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Copyright is used to protect the work of a book author legally. It is used to protect
the original work of authorship in a tangible medium expression. Book authors are protected
against literary piracy, mainly due to modern digital distribution and reproduction. Copyright
gives right ownership of the original work. Thus, it protects personal work as intellectual
property and determines who makes returns out of it (Mayer, Borges & Simske, 2018).
The fact that Arthur Scrivener had published and made copyright for his book
does not mean that he is not protected. This is because copyright covers both unpublished and
published works. The fact that Filch made copies from Arthur’s book means that he should get
proceeds from sales. Even when Fanny digitizes the book, and Techno publishes the book, the
author should seek legal help to protect his work from piracy. The critics should be sued for
making a false criticism about the book. Any use of the book by Plago is illegal, and he should
seek permission from Arthur before using his expression. Also, Baton and Stan make income
from the sale of the book. This is true because copyright protection existed from the moment the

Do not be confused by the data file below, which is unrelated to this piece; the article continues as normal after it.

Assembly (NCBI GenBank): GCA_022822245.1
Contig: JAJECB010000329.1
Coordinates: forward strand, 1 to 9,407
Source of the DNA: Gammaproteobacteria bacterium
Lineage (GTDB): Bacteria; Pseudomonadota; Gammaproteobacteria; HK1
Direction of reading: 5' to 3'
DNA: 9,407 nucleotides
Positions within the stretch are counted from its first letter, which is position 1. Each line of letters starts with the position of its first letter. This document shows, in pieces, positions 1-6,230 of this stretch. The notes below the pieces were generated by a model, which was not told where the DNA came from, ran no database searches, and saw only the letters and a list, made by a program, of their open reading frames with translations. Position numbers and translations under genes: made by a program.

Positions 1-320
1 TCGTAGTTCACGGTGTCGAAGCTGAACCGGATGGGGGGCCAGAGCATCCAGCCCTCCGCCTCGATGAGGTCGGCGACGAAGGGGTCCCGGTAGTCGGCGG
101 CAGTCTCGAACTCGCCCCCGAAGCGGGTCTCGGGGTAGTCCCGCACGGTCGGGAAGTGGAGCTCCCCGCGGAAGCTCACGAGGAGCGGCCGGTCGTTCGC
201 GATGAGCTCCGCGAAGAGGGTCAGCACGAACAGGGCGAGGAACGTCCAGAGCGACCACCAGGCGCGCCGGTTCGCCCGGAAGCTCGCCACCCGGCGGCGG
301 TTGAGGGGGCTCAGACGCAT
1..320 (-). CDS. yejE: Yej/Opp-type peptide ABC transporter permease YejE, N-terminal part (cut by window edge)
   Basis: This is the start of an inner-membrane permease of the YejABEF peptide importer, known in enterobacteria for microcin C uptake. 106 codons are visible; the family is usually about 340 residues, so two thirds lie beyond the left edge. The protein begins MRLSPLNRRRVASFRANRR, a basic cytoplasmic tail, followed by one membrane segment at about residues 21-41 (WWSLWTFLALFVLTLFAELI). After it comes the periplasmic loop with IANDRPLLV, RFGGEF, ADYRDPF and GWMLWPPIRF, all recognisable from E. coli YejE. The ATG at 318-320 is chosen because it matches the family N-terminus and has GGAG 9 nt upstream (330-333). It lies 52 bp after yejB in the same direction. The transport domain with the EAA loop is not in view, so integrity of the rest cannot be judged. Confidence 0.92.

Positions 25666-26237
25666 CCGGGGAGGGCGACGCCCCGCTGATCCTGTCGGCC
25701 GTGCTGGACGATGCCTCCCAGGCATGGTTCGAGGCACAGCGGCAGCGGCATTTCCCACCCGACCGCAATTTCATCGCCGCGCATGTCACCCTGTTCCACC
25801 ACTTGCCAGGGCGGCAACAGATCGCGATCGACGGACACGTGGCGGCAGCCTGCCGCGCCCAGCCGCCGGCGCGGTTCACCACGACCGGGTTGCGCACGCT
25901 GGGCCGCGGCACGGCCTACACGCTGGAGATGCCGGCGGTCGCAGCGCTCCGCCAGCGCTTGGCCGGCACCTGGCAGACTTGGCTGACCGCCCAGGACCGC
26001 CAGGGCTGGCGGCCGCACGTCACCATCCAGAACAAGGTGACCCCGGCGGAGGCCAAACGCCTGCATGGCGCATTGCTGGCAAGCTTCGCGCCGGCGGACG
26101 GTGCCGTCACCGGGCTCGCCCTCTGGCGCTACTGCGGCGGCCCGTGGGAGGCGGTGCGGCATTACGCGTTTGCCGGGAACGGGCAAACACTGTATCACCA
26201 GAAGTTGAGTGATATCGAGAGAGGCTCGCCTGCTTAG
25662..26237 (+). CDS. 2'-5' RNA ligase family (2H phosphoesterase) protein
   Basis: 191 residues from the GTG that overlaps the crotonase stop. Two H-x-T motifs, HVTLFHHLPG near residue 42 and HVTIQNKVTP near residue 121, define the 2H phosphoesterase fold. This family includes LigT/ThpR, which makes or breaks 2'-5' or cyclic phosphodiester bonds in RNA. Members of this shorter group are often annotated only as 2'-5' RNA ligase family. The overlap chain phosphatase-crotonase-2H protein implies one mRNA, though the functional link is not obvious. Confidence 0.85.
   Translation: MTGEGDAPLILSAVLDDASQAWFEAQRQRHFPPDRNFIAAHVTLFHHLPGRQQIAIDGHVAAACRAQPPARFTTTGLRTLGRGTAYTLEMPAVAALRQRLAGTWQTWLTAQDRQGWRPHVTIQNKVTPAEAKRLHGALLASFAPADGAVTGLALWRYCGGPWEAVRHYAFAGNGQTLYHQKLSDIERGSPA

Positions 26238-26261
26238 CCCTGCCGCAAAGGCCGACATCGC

book was created and developed in a tangible form. Law protects the book. This is because
copyright registration is voluntary.
The use of his work in a local movie theatre is illegal. Since he received copyright
of his book before and after publication, Arthur should have made registration to assert his
copyright against infringement (Mayer, Borges & Simske, 2018). Therefore, lack of copyright
registration means that Arthur cannot prove that his work was used to create the movie. This is
because Arthur failed to register his work before publication, to put the world on notice that his
book is his intellectual property. Lack of registration makes it had to prove that another author
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had access to and copied his ideas. Registration helps to bring a lawsuit for infringement of work
as well as make author eligible for statutory damages and fees. However, the publisher can be
accountable for failing to register the book. This could allow Arthur to be eligible for statutory
damages or fees from the publisher if they had an agreement about copyright registration.
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Mayer, J., Borges, P. V., & Simske, S. J. (2018). Introduction. In Fundamentals and Applications
of Hardcopy Communication (pp. 1-5). Springer, Cham.